Weight loss, lifestyle changes associated with improved sexual function in obese men with E.D.

June 22, 2004

Obese men with erectile dysfunction may be able to improve their sexual function with exercise and weight loss, according to a study in the June 23/30 issue of The Journal of the American Medical Association (JAMA).

Erectile dysfunction (ED) is an important cause of decreased quality of life in men, and may affect an estimated 30 million men in the United States, according to background information in the article. In a previous study, moderate-to-severe erectile dysfunction was reported by 12 percent of men younger than 59 years; 22 percent of men aged 60 to 69 years; and 30 percent of men older than 69 years.

Katherine Esposito, M.D., of the Center for Obesity Management, Second University of Naples, Italy, and colleagues conducted a study to determine if lifestyle changes designed to obtain a sustained and long-term reduction in body weight and an increase in physical activity would improve erectile function and endothelial (cells lining the inside of blood vessels) function in obese men.

The randomized trial included 110 obese men (body mass index 30 or greater) aged 35 to 55 years, without diabetes, hypertension, or hyperlipidemia, who had erectile dysfunction that was determined by having a score of 21 or less on the International Index of Erectile Function (IIEF). The study was conducted from October 2000 to October 2003 at a university hospital in Italy.

The 55 men randomly assigned to the intervention group received detailed advice about how to achieve a loss of 10 percent or more in their total body weight by reducing caloric intake and increasing their level of physical activity. Men in the control group (n = 55) were given general information about healthy food choices and exercise.

The researchers found that after 2 years, weight and body mass index decreased significantly more in the intervention group than in the control group. The average level of physical activity increased more in the intervention group (from 48 to 195 min/wk) than in the control group (from 51 to 84 min/wk). The average IIEF score improved in the intervention group (from 13.9 to 17), but remained stable in the control group (from 13.5 to 13.6). Seventeen men in the intervention group and 3 in the control group reported an IIEF score of 22 or higher. In multivariate analyses, reductions in body mass index and increases in physical activity were independently associated with changes in IIEF score.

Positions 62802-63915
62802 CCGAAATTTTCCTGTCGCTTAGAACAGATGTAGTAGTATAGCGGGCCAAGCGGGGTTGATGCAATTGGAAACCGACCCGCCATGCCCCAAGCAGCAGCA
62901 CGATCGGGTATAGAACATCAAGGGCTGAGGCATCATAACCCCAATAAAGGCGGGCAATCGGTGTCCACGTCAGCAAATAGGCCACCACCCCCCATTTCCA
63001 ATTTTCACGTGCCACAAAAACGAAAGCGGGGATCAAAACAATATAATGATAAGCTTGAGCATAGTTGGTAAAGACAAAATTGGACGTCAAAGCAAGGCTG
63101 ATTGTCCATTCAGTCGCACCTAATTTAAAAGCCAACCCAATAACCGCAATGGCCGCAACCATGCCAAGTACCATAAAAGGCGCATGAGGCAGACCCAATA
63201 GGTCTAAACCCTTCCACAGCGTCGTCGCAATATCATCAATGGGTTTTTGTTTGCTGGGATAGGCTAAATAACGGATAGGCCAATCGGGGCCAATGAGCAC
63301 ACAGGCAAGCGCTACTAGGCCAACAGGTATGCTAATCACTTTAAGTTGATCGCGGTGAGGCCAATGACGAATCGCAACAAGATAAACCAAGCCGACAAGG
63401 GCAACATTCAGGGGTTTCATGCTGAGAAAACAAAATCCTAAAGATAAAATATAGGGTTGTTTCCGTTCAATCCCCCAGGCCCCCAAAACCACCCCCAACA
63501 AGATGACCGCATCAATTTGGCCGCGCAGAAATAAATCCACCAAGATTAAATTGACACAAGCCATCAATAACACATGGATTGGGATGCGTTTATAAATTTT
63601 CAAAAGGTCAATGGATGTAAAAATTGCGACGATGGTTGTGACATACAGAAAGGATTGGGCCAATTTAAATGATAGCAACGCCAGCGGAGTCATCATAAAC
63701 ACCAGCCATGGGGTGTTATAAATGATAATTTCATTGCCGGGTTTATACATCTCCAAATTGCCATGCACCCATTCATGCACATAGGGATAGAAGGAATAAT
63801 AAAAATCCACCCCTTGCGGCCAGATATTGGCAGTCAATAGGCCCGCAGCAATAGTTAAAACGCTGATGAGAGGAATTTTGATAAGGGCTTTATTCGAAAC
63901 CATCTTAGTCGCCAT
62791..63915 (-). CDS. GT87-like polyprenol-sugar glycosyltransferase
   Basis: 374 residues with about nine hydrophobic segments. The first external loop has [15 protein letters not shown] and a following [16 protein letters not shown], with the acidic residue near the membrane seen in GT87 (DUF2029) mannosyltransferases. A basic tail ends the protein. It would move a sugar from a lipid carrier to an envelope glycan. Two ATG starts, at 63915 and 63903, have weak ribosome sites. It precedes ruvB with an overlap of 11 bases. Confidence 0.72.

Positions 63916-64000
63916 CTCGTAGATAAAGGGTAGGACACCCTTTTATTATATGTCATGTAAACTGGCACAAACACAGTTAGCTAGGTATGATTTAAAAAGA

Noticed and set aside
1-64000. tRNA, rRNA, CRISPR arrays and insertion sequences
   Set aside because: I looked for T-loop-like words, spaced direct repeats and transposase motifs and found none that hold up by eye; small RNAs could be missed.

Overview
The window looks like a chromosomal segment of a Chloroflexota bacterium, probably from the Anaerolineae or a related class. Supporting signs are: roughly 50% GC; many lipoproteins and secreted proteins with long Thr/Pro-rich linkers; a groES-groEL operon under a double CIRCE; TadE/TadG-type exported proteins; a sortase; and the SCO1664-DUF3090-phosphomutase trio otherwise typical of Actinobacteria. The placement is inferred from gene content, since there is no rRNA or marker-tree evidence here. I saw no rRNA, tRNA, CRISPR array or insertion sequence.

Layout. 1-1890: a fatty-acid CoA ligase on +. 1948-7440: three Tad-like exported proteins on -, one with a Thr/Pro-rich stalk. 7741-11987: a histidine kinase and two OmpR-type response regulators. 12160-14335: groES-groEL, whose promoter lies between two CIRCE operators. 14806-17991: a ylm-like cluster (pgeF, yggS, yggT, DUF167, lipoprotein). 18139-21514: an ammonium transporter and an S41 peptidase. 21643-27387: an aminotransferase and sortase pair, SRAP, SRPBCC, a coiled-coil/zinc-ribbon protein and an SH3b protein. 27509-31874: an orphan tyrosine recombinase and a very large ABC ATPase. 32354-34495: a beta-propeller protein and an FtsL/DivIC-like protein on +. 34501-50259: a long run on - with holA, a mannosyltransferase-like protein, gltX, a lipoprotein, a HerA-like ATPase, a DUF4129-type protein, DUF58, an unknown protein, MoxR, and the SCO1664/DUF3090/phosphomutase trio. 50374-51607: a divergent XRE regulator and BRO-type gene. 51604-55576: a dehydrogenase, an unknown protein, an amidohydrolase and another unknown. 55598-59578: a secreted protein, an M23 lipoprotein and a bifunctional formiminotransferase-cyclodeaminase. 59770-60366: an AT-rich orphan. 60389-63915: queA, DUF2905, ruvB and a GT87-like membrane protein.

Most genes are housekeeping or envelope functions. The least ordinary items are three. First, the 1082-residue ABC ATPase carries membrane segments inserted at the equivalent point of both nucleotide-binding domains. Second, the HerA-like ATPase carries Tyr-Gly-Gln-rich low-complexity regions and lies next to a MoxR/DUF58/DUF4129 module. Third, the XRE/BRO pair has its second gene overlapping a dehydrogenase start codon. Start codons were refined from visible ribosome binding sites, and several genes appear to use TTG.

"Our data demonstrate that lifestyle changes, including a reduced calorie diet and increased exercise, improve erectile function in obese men and resulted in about one-third of men with erectile dysfunction regaining sexual function after treatment. This improvement was associated with amelioration of both endothelial function and markers of systemic vascular inflammation. Interventions focused on modifiable health behaviors may represent a safe strategy to improve erectile function and reduce cardiovascular risk in obese patients," the authors conclude.
(JAMA. 2004; 291:2978-2984. Available post-embargo at JAMA.com)

Editor's Note: Financial support for the research presented in this article was provided by the Second University of Naples, Italy.


In an accompanying editorial, Christopher S. Saigal, M.D., M.P.H., of the University of California, Los Angeles, writes that the findings from the study by Esposito et al are provocative but come with some caveats.

"The population studied may differ from obese patients typically seen in primary care clinics in that these patients did not have known coronary heart disease, diabetes, or hypertension, all commonly seen in obese patients in practice. The presence of these comorbid diseases may lessen the impact of the effect of exercise and weight loss on ED. Another limitation to the generalizability of the findings is these obese patients were seeking treatment for weight loss at a specialized clinic. Counseling overweight patients to begin and sustain effective weight-reducing behaviors can be a daunting challenge for clinicians. Some obese patients may lack the motivation demonstrated by the patients in this study. Even among these motivated patients, benefit was evident only in those who were entered into an intensive program, which may be difficult to replicate in many practices."

"At a time in which obesity has become a public health crisis, this study provides evidence of efficacy for what perhaps should be the first-line treatment for obese patients with ED. This treatment strategy produces many benefits for the patient if it is successful and incurs no untoward risk if it is not. Unfortunately, however, this is one treatment for ED that will not be accompanied by free pens, free notepads, and its own Super Bowl commercial," writes Dr. Saigal. (JAMA. 2004; 291:3011-3012. Available post-embargo at JAMA.com)

The JAMA Network Journals

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